THE WARRIORS AT ANBAR

THE WARRIORS OF ANBAR: THE MARINES WHO CRUSHED AL QAEDA–THE GREATEST UNTOLD STORY OF THE IRAQ WAR, by Ed Darack  (Author), James Donnellan (Foreword) 

Publisher: Da Capo Press (November 5, 2019) 

A riveting, edge-of-your seat account of how a battalion of Marines faced off against the most brutal of Al Qaeda at its most desperate and vicious moment–and how the Marines decisively crushed the terrorists.

When the 2nd Battalion of the 3rd Marine Regiment (“2/3”) arrived in the little-known “Haditha Triad” region of western Iraq’s Al Anbar Province in September of 2006, the region exploded in a storm of terrorist violence. The most battle-hardened of Al Qaeda had fled to the Triad, and, taking their last, desperate gasps for survival after years of bloody war, lashed out at the battalion with everything they could muster. The Marines sent into this firestorm of violence immediately lunged into a complex, double-edged mission: crush Al Qaeda and help the locals rebuild their terrorist-smashed lives and homes. After months of grueling, fearsome battle–and the loss of twenty-three of their ranks–the warriors of 2/3 stood tall in victory. This is their incredible story. Warriors of Anbar is one of the greatest untold stories of modern war, one of grit, incredible courage, and utmost sacrifice. It is a story that illustrates the U.S. Marine Corps at its very finest.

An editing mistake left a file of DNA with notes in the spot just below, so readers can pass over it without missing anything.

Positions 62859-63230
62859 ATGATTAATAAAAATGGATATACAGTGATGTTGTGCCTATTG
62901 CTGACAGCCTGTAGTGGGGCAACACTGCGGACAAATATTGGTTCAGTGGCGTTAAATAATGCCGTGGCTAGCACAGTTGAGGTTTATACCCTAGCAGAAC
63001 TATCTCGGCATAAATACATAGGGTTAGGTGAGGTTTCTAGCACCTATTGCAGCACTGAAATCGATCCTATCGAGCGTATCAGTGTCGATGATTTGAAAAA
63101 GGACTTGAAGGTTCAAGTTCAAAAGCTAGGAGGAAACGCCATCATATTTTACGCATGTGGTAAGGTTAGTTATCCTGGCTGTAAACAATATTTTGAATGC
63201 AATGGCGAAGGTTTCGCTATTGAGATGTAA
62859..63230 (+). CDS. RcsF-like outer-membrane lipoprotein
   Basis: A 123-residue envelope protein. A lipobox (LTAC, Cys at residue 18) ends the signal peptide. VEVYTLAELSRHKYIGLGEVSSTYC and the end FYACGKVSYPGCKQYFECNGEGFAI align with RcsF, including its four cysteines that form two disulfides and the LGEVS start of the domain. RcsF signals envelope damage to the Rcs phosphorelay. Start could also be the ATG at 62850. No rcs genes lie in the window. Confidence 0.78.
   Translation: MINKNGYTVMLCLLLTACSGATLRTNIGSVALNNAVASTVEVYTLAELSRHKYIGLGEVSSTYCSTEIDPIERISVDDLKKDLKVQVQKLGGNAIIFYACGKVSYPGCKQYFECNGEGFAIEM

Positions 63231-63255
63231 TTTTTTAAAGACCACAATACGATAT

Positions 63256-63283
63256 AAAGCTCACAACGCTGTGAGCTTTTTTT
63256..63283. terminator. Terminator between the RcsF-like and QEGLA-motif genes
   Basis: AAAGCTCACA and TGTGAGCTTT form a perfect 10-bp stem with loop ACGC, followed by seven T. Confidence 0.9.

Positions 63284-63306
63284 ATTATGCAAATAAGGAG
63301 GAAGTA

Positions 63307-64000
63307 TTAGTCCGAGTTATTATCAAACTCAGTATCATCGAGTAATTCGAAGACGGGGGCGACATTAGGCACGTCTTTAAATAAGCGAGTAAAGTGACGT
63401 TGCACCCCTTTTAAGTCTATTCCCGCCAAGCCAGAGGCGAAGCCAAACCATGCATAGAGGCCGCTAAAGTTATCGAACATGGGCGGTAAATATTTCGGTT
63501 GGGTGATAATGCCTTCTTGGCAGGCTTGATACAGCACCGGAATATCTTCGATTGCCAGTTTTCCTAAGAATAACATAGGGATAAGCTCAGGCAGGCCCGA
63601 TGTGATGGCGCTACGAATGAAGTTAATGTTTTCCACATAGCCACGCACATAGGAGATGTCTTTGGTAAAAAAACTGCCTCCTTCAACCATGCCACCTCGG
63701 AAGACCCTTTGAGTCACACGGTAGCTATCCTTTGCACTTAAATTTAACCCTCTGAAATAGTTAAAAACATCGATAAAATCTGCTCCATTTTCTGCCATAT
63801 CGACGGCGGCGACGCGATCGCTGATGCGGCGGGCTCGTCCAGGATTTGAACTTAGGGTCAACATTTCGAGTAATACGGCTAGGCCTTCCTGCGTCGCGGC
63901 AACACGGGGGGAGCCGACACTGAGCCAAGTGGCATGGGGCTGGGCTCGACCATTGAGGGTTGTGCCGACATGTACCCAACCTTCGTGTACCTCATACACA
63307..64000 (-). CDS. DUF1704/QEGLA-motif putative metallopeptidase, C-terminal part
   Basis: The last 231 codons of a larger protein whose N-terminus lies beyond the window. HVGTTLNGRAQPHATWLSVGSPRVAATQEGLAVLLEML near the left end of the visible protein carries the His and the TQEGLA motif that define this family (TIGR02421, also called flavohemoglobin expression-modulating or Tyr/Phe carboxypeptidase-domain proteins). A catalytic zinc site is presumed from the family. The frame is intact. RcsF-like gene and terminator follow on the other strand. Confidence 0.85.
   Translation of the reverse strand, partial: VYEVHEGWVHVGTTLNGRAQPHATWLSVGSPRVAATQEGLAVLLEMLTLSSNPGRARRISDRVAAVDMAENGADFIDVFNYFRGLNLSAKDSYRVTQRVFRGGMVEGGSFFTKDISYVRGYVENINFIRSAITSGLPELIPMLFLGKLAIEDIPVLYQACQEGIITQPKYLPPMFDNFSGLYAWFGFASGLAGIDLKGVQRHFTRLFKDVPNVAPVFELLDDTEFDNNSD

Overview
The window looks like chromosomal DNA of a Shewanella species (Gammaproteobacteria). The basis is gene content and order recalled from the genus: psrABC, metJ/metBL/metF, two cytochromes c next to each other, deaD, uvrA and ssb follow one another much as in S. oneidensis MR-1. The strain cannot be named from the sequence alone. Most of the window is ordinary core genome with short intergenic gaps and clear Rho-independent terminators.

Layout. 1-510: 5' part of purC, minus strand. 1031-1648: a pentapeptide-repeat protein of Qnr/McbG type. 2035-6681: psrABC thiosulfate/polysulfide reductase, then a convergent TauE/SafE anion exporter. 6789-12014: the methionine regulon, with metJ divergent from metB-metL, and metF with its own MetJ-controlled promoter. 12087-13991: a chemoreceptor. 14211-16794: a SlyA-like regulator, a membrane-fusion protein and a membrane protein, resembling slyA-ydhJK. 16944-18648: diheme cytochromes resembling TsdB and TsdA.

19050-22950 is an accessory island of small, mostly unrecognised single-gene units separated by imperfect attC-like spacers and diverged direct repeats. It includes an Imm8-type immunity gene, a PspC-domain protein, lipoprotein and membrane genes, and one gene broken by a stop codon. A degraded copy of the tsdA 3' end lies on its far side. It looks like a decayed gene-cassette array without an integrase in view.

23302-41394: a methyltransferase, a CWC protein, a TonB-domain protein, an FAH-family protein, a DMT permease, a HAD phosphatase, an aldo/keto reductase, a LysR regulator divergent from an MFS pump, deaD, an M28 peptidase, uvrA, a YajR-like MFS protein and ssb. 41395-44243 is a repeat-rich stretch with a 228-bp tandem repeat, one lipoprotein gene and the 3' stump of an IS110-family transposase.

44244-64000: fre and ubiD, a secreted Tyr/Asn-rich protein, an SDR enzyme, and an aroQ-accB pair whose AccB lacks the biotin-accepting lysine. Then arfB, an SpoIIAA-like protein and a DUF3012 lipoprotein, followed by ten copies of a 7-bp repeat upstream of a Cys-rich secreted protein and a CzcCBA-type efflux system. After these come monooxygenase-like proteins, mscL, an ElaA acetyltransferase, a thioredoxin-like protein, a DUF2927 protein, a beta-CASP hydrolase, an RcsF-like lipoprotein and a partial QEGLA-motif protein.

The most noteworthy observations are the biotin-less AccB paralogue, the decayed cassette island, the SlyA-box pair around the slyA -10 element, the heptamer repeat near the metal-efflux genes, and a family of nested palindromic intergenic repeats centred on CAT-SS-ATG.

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ED DARACK is the author of six previous books, including the critically acclaimed Victory Point about Operations Red Wings and Whalers, and The Final Mission of Extortion 17, the story behind the single deadliest day for US troops in the War in Afghanistan. He has embedded with US forces four times in Afghanistan and twice in Iraq, where he did the field work for Warriors of Anbar. Darack is the author of hundreds of feature articles on a broad spectrum of topics for publications including the New York Times Magazine, Newsweek, Smithsonian’s Air & Space (where he’s a contributing editor), Leatherneck, Marine Corps Gazette, Proceedings of the United States Naval Institute, Foreign Policy, Weatherwise (where he’s a contributing editor), and many others.